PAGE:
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These books aren’t focused on multicultural themes, rather they naturally feature diverse characters who reflect our world. We love that! Here are a dozen picture books that are as diverse as they are delightful.
Peace is an Offering
by Annette Lebox, pictures by Stephanie Graegin
This book reads like a little manual for life. A group of friends and their families grace one another with all the small kindnesses that bring peace—and joy and love.
I Had a Favorite Dress
by Boni Ashburn, illustrated by Julie Denos
A fashion-forward girl outgrows her favorite dress, but her ingenious mother keeps transforming it into something fabulous.
Big Red Lollipop
by Rukhsana Khan, illustrated by Sophie Blackall
One of those true to life stories any sibling could relate to involving: a sister, a birthday party, and a lollipop.
Grace for President
by Kelly DiPucchio, pictures by LeUyen Pham
This one shows us that a girl can be president while explaining the Electoral College. That’s a win!
by George Shannon, pictures by Blanca Gomez
A book about family. About families. About all the different kinds of families there are in this one world we share.
One Word from Sophia
by Jim Averbeck and Yasmeen Ismail
There’s so much to love about Sophia, a girl who wants a pet giraffe. For real. And there’s so much to learn about elocution and vocabulary from this sophisticated yet playful story!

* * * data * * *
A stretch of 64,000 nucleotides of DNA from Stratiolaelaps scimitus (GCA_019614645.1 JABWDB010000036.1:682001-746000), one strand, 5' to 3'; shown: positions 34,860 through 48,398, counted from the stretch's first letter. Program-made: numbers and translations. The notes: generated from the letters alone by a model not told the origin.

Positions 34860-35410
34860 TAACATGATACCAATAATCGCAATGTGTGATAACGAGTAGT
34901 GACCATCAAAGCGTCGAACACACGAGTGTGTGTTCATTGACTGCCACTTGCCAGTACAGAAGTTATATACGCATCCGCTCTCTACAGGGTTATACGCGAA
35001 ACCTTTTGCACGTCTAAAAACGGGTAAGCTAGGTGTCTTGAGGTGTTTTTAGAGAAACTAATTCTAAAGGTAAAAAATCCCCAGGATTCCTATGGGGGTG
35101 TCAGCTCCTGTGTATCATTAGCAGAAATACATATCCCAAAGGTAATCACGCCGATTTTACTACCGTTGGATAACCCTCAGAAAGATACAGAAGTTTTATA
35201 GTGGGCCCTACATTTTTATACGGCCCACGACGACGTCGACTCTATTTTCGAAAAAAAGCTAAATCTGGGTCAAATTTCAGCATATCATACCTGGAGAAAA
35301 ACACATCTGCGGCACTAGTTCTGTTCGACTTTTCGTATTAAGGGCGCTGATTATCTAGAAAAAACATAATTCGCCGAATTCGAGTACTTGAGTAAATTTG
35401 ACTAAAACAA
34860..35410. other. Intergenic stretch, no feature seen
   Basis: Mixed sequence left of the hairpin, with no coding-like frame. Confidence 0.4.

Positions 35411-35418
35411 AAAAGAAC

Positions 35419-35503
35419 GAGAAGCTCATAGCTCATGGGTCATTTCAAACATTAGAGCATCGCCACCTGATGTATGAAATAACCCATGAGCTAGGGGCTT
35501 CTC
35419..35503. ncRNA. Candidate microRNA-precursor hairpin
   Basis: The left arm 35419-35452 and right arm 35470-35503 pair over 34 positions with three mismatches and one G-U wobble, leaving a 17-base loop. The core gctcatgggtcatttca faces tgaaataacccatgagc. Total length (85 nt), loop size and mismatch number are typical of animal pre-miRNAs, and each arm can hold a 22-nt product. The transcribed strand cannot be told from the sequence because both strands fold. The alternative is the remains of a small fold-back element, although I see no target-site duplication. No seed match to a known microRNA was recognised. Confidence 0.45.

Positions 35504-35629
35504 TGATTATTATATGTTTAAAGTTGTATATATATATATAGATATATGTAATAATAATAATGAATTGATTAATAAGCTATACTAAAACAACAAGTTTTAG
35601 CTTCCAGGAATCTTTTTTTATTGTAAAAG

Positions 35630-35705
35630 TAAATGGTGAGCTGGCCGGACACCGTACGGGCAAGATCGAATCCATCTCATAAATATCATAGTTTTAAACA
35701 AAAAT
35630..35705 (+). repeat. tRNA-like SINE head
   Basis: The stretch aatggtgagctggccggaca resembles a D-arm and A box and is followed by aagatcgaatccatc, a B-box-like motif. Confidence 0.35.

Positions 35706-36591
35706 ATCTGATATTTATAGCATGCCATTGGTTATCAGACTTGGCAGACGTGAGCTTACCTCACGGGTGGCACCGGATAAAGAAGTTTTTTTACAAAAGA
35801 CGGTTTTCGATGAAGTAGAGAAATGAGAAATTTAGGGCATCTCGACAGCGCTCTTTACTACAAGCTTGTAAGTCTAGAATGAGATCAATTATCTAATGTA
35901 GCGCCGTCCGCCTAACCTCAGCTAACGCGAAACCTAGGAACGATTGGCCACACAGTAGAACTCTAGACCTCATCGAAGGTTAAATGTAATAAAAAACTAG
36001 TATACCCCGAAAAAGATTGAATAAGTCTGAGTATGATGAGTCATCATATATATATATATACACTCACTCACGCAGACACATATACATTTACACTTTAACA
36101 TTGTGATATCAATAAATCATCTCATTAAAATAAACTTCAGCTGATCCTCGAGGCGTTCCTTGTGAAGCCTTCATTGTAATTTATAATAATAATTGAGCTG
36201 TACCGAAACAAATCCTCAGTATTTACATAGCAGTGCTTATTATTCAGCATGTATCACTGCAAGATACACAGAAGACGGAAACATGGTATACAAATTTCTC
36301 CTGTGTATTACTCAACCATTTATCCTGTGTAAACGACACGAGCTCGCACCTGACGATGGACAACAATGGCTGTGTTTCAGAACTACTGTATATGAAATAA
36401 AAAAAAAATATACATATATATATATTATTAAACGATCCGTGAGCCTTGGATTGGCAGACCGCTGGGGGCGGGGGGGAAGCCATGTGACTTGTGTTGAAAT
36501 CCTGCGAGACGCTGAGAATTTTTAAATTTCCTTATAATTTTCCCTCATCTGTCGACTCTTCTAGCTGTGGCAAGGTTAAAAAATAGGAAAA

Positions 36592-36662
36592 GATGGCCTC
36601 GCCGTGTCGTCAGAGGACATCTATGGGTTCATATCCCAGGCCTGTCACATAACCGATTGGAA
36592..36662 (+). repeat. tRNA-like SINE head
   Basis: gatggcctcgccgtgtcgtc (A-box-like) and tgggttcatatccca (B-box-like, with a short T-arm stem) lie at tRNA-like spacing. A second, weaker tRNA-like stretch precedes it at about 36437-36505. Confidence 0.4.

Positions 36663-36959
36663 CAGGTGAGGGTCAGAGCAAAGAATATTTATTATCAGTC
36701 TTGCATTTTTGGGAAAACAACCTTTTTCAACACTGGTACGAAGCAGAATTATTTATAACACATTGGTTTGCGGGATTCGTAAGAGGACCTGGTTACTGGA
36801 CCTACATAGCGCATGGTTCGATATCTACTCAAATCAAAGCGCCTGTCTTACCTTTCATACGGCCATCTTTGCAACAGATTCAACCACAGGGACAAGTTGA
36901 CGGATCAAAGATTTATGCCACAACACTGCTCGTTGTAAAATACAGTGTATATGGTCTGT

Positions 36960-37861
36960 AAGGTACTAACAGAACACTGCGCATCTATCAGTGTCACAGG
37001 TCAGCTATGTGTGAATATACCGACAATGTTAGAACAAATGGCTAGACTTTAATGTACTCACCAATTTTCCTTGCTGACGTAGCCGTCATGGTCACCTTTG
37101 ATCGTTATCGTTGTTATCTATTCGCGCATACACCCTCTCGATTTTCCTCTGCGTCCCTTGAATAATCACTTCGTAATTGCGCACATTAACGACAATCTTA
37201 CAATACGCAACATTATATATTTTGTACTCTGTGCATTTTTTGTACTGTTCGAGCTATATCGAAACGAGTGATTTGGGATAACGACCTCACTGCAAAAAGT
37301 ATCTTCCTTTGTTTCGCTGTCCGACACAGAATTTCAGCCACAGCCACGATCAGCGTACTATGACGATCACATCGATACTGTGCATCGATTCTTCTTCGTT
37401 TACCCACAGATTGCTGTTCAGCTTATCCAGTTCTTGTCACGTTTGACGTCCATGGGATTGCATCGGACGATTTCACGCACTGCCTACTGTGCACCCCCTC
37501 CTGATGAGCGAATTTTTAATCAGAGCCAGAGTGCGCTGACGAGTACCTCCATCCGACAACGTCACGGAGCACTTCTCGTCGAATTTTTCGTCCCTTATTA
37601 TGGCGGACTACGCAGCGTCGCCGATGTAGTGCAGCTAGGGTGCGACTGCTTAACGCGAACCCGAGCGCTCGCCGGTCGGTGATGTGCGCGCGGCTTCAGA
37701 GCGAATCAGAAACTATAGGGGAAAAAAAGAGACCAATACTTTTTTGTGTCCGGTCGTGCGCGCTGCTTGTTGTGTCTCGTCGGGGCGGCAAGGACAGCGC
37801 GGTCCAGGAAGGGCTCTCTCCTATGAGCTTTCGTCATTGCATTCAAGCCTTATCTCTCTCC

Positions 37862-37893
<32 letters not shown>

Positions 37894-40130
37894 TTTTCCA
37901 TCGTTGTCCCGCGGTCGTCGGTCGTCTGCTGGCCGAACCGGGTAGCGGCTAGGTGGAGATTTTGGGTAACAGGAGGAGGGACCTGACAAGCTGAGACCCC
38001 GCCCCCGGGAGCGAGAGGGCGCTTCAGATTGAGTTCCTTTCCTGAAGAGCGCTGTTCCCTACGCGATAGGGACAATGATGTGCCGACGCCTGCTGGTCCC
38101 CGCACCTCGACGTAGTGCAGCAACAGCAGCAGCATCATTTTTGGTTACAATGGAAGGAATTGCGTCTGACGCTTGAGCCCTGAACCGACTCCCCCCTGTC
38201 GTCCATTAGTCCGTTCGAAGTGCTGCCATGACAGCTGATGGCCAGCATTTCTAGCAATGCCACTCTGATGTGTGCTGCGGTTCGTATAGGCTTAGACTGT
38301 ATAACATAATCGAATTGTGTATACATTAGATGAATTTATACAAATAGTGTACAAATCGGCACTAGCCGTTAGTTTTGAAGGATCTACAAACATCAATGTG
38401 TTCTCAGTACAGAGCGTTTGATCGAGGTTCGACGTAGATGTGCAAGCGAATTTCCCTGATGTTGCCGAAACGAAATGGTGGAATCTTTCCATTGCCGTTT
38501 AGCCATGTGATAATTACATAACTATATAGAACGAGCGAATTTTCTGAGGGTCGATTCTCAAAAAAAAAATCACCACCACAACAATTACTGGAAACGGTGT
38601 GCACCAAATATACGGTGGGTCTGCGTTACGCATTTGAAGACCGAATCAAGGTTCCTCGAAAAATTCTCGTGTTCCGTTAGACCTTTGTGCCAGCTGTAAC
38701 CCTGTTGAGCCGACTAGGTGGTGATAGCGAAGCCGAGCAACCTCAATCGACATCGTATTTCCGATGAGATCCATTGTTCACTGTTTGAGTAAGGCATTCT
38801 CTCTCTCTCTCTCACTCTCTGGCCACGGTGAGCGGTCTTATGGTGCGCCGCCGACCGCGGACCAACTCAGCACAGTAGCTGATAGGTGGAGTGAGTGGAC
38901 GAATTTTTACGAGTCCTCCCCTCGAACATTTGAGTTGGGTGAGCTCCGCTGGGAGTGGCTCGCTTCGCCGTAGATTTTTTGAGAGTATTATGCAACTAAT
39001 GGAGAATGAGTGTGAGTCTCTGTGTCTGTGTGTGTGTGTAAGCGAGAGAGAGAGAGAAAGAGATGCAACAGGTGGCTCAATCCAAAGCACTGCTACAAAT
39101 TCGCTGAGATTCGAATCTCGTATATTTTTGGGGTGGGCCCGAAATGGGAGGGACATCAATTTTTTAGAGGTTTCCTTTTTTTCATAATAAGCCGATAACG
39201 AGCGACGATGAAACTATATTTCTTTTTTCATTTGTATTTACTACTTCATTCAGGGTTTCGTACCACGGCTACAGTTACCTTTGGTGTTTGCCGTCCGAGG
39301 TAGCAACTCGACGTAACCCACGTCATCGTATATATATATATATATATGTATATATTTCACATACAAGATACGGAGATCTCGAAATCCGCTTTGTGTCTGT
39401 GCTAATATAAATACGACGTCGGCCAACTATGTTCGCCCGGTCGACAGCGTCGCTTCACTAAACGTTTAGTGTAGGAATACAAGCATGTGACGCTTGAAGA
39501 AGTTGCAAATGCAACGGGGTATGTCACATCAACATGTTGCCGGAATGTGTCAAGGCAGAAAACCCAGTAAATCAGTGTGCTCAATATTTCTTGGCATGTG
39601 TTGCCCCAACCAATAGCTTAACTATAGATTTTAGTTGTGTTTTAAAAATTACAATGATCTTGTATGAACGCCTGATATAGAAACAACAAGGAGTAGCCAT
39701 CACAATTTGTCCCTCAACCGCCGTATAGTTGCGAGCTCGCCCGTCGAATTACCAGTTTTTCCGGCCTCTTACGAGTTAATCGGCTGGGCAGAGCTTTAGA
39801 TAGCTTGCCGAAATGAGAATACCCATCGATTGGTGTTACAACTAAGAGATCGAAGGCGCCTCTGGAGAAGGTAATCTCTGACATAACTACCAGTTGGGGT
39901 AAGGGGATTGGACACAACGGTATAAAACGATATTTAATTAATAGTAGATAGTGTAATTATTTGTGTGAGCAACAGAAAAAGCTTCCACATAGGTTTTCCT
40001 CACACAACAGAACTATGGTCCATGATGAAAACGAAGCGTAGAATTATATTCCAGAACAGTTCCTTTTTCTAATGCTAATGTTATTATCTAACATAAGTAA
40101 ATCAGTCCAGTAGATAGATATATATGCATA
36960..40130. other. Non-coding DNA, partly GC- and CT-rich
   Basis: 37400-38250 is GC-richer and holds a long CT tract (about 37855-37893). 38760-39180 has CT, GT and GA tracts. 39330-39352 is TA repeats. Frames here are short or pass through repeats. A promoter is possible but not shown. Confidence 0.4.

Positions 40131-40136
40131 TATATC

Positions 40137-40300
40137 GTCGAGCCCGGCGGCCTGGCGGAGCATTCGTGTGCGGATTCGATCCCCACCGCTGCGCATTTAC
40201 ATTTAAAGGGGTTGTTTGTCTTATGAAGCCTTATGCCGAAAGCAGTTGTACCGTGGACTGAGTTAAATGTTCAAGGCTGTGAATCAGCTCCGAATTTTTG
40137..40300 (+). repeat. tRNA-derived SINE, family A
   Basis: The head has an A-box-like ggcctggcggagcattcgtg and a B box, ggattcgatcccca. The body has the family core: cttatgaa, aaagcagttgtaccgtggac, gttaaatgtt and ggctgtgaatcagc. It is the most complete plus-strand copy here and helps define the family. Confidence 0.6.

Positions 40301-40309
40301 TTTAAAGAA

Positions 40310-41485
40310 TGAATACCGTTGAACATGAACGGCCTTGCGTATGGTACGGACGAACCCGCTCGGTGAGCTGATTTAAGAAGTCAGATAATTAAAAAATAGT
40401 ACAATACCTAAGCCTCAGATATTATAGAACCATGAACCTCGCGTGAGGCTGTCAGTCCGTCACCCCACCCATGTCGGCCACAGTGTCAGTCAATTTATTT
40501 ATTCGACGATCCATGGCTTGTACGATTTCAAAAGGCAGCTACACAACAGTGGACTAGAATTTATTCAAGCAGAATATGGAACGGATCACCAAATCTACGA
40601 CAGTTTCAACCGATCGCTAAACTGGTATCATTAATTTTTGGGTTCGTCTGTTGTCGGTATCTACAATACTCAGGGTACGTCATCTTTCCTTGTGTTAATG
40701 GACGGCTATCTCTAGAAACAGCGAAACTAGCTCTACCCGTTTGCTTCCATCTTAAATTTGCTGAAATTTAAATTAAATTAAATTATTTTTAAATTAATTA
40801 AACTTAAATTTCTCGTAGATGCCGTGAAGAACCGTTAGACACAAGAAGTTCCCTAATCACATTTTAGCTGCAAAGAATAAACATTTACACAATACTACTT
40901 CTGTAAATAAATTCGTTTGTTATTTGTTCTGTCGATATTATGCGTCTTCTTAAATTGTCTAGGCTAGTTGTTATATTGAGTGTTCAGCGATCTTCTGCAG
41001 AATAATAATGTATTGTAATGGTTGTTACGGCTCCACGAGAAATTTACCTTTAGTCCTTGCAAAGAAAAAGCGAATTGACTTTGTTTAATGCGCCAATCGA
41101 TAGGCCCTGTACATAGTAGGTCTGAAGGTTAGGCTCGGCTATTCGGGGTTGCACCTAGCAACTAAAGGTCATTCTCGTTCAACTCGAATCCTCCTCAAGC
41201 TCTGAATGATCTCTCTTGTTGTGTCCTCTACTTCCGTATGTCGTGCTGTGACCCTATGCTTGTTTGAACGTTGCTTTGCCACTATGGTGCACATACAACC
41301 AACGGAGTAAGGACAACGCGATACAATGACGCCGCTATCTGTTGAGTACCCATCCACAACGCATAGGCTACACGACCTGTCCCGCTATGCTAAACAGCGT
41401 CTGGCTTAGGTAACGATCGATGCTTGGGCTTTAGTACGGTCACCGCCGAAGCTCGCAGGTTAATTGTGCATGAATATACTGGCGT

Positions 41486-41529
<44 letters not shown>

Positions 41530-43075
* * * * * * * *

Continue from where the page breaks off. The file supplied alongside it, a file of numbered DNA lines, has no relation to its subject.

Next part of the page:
This is Our House
by Hyewon Yum
Three generations. One house. Grandparents who traveled from another country to start a family. Its youngest member smiling at us from the cover.
The New Small Person
by Lauren Child
One of my favorite books ever for its hilarious and relatable main character, Elmore Green, who’s getting used to the new small person in the family. Also, jelly beans!
Pecan Pie Baby
by Jacqueline Woodson, illustrated by Sophie Blackall
Another story of accepting a change in the family. Also, pie! Sophie Blackall, as always, does a terrific job of portraying a diverse (and adorably dressed) classroom of students.
Me and Momma and Big John
by Mara Rockliff, illustrated by William Low
A single mother who works as a stonecutter at the Cathedral of St. John the Divine makes small, daily contributions to build something big, something beautiful both at her job and at home with her family.
by Linda Ashman, pictures by Christian Robinson
The jubilant main character in this book has a hippity-hop that’s so contagious it might even change the mind of his grumpy counterpart.
by Phil Bildner, illustrated by John Parra
Cornelius of the title is a man who collects trash before and after Hurricane Katrina, whose small efforts seem epic when done with love and a generous heart. The spirit of New Orleans also shines in this tall tale.